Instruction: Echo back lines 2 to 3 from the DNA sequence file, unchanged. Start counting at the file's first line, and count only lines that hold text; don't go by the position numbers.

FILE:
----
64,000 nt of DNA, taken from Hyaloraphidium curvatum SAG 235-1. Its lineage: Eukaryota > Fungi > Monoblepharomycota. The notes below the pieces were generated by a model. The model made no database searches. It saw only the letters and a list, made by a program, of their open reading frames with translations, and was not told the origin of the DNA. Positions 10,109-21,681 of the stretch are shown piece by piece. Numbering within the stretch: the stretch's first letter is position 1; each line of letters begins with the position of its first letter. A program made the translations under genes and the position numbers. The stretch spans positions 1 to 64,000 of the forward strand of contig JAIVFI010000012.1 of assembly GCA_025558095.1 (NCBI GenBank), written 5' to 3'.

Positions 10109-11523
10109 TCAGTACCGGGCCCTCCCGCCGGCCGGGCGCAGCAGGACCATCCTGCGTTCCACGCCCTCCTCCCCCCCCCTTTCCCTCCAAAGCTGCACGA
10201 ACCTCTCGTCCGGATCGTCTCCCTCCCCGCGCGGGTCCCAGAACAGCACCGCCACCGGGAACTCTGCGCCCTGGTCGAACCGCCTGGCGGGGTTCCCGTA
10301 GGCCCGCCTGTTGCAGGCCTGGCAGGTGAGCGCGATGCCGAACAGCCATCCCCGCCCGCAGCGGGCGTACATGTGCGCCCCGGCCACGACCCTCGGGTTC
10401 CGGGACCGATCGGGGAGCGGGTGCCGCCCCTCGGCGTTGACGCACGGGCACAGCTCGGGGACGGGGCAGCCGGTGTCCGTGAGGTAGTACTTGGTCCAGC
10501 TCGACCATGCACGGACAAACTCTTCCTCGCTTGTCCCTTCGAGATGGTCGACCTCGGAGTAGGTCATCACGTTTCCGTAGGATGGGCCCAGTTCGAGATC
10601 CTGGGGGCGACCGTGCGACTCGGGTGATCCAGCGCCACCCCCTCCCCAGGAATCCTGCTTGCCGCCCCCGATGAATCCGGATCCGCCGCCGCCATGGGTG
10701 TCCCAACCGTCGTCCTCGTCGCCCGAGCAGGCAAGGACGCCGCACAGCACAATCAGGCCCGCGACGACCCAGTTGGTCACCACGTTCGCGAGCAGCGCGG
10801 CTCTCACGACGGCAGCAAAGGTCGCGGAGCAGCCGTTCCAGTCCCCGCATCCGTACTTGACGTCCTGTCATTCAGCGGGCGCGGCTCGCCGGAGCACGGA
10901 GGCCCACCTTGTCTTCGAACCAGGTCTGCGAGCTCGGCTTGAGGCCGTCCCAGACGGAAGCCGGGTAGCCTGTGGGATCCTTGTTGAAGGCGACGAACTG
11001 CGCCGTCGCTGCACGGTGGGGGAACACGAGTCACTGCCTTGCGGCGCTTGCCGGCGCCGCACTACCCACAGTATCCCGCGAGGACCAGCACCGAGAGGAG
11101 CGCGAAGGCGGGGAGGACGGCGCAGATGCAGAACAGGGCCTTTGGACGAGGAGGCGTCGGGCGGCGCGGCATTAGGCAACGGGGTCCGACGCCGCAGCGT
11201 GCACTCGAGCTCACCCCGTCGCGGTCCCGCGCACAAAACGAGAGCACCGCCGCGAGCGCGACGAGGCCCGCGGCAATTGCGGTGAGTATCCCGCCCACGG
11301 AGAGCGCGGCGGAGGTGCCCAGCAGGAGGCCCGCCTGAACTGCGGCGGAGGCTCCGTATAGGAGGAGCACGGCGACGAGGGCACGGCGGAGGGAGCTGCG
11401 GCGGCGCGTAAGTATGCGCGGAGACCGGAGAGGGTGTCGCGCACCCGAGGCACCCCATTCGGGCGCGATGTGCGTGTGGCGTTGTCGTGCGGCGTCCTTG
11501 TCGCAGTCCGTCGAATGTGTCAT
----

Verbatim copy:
Positions 10109-11523
10109 TCAGTACCGGGCCCTCCCGCCGGCCGGGCGCAGCAGGACCATCCTGCGTTCCACGCCCTCCTCCCCCCCCCTTTCCCTCCAAAGCTGCACGA